Happy Reading!

Monday, September 19, 2016

The Middlesteins by Janie Attenberg

The Middlesteins explores the life of a Jewish family in the suburbs of Chicago.  Richard and Edie Middlestein have lived there for more than thirty years.  Richard is a pharmacist; Edie a lawyer.  They have two children, Benny and Robin.  The family looks happy from the outside but things are not good and the couple split up.  The cause seems to be Edie's out of control eating.  She is massively obese and it is affecting her health.  The marriage hasn't been good for years and Richard has finally had enough.

Even though the children are grown they are affected by the breakup.  Benny is married himself with two children.  He married Rachelle, the kind of woman who lives to control her world and make everything perfect.  She is furious at Richard and determined that she can turn Edie's eating problem around by helping her make better eating choices and exercise.  She cuts Richard off entirely from their family.  Robin is a teacher but not really doing well.  She drinks too much and has never had a lasting relationship.  She has just met someone new and wonders if it could work out.

Edie is furious.  She hasn't loved Richard for years and her constant picking and nagging is as much a factor as her obesity.  She isn't sure why she eats so much but at the end of the day is determined to live her life as she wants, even if that means eating everything in sight.  Her success as a lawyer seems diametrically opposed to her lack of control in her personal life.

Attenberg has written a saga of a family that has dissolved.  Everyone seems surprised when older couples divorce but once the children are grown, why would someone stay if there is no joy in their daily life?  She explores the role of personal responsibility, of what parents owe their children and children owe their parents and whether love can be found even as we age.  This book is recommended for readers of literary fiction and those interested in family relationships.

Saturday, September 17, 2016

The Girls by Emma Cline

Northern California in the late 1960's.  It's summer and fourteen year old Evie Boyd is at loose ends.  Her parents have split up and she's had a fight with her best friend.  What will fill the endless days of summer?  Bored, she goes to a park one day and there she is.  Suzanne.  Older than Evie and a different kind of person than she has ever met.  Suzanne could care less what anyone thinks about her.  She looks a bit dirty, a bit dangerous.  Evie can't tear her eyes away.

Several days later, they meet again in a convenience store and start to talk.  Soon, Evie is totally enthralled with Suzanne and goes with home with her.  Home is the ranch where a group of other girls also live.  No one works, they just scam and scavenge for everything they eat.  They all circle around Russell, a mesmerizing figure who controls everything at the ranch while pretending to espouse love and freedom.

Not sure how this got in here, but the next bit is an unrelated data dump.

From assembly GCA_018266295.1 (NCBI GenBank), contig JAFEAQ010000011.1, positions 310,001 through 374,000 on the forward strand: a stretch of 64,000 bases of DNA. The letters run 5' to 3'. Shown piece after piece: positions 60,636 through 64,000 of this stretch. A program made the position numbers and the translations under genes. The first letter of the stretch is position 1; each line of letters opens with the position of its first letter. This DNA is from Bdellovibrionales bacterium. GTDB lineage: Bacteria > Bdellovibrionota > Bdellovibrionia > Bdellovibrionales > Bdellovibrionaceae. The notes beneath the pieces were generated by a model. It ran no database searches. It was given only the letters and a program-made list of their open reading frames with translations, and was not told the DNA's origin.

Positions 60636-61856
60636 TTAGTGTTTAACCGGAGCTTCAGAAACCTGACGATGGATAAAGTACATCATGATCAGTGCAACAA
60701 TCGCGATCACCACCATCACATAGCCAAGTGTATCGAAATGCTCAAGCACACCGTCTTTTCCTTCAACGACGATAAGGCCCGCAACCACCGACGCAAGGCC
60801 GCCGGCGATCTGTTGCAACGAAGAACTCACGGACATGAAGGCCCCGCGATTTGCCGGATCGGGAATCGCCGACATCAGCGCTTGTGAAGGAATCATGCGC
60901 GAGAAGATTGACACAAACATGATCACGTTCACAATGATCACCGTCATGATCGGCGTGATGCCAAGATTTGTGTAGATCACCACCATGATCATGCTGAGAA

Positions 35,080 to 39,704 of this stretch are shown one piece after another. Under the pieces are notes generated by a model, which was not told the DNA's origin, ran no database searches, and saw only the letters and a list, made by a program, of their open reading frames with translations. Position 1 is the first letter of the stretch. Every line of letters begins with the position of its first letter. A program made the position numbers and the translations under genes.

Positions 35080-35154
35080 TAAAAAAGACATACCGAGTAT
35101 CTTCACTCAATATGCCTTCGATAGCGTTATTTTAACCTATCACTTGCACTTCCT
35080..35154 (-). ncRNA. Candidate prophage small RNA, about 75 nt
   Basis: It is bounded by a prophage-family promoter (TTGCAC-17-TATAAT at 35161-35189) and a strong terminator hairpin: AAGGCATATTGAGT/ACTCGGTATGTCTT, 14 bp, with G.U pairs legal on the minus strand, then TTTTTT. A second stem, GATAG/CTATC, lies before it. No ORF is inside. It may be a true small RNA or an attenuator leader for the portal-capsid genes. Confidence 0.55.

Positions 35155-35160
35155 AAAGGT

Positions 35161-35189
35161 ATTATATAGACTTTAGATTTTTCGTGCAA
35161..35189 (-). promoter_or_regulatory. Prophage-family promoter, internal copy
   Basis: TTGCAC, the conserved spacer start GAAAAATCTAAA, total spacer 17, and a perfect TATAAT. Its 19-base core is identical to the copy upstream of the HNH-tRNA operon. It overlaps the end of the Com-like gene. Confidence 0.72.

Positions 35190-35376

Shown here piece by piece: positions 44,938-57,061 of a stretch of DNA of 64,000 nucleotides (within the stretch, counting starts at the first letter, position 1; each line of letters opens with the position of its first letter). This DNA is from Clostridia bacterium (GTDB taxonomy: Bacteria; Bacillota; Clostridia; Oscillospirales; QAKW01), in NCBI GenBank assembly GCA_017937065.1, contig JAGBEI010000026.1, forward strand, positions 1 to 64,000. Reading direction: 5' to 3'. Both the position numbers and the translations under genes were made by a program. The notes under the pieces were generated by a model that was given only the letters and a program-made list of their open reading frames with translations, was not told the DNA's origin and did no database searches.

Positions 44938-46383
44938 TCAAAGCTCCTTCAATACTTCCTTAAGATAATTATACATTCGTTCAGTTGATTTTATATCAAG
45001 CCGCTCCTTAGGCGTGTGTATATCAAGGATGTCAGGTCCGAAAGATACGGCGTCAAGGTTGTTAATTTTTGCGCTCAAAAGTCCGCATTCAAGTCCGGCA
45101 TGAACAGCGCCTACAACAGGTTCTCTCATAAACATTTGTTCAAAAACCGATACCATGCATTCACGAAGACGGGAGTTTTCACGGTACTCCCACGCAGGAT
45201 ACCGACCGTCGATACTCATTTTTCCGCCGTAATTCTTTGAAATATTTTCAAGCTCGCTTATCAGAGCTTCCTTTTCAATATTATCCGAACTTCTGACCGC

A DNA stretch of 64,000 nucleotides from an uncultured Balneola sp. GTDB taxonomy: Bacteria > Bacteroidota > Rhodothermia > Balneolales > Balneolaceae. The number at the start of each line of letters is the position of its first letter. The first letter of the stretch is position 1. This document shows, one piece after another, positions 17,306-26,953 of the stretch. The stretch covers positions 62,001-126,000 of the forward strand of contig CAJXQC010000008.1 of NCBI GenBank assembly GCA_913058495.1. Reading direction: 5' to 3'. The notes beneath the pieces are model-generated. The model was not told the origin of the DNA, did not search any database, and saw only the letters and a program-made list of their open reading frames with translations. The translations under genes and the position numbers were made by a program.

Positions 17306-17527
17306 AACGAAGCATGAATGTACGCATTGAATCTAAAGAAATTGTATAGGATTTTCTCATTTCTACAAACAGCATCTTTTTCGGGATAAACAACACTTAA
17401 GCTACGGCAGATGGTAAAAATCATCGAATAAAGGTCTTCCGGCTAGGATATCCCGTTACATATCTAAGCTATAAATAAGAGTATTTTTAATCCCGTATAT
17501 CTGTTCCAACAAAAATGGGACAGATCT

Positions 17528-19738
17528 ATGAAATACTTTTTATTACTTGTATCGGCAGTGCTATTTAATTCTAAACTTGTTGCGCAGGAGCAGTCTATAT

As the weeks go by, Evie finds it difficult to remain in society, wanting the ranch and what she finds there over everything else.  Even as the atmosphere turns darker and she is drawn into actions she never thought she'd perform, she can't break away.  She is glued to Suzanne as if their souls have been stitched together.  How will the summer end?

No one who was alive in the 60's will ever forget the Manson murders and the girls who surrounded him, willing to do anything he said, even steal and kill.  Even today the case is fascinating and every move of Manson and the girls, now grown old in jail, makes the news.  But the focus has always been on Manson.  In The Girls, Emma Cline focuses on the dynamic of the girls and what drew them from their homes and what kept them together even as everything fell apart.  Readers will be immersed in a culture that is foreign to them but Cline makes it believable and unforgettable.  This book is recommended for mystery and young adult readers.

Thursday, September 15, 2016

Skin by Mo Hayder

There seems to be a spate of suicides in the Bristol area.  Each is a young person, none of whom seemed likely candidates.  Their friends and families are all surprised.  Each has vertical knife marks on their forearms and are found near bodies of water, quarries and underwater caves.  Each is missing a lock of hair.

The police and coroner call each case suicide but Detective Jack Caffery is not sure.  Something about the cases bother him; he feels a subterranean pull of evil that makes him wonder if there is a hunter who is responsible.  Rescue diver Flea Marley also sees things that make her wonder.  The two don't discuss the case however.  Caffery isn't sure yet and is working in the dark, not even telling his supervisors what he is doing.  Flea is involved in a major family crisis that no one can help with and that keeps her to herself until she can find a way forward.  Is someone targeting vulnerable individuals?  Can Caffery and Marley find the killer before he finds them?

Mo Hayder has written a series of thrilling novels and mystery readers will be delighted to find another Jack Caffery novel.  Flea Marley is a more recent addition to the storyline and it is unclear if she will be a recurring character or maybe become a love interest for Caffery.  The writing is brooding and mysterious and fans will eagerly read to discover more clues about what makes Caffery tick.  This book is recommended for mystery writers.

Wednesday, September 14, 2016

The Sympathizer by Viet Thanh Nguyen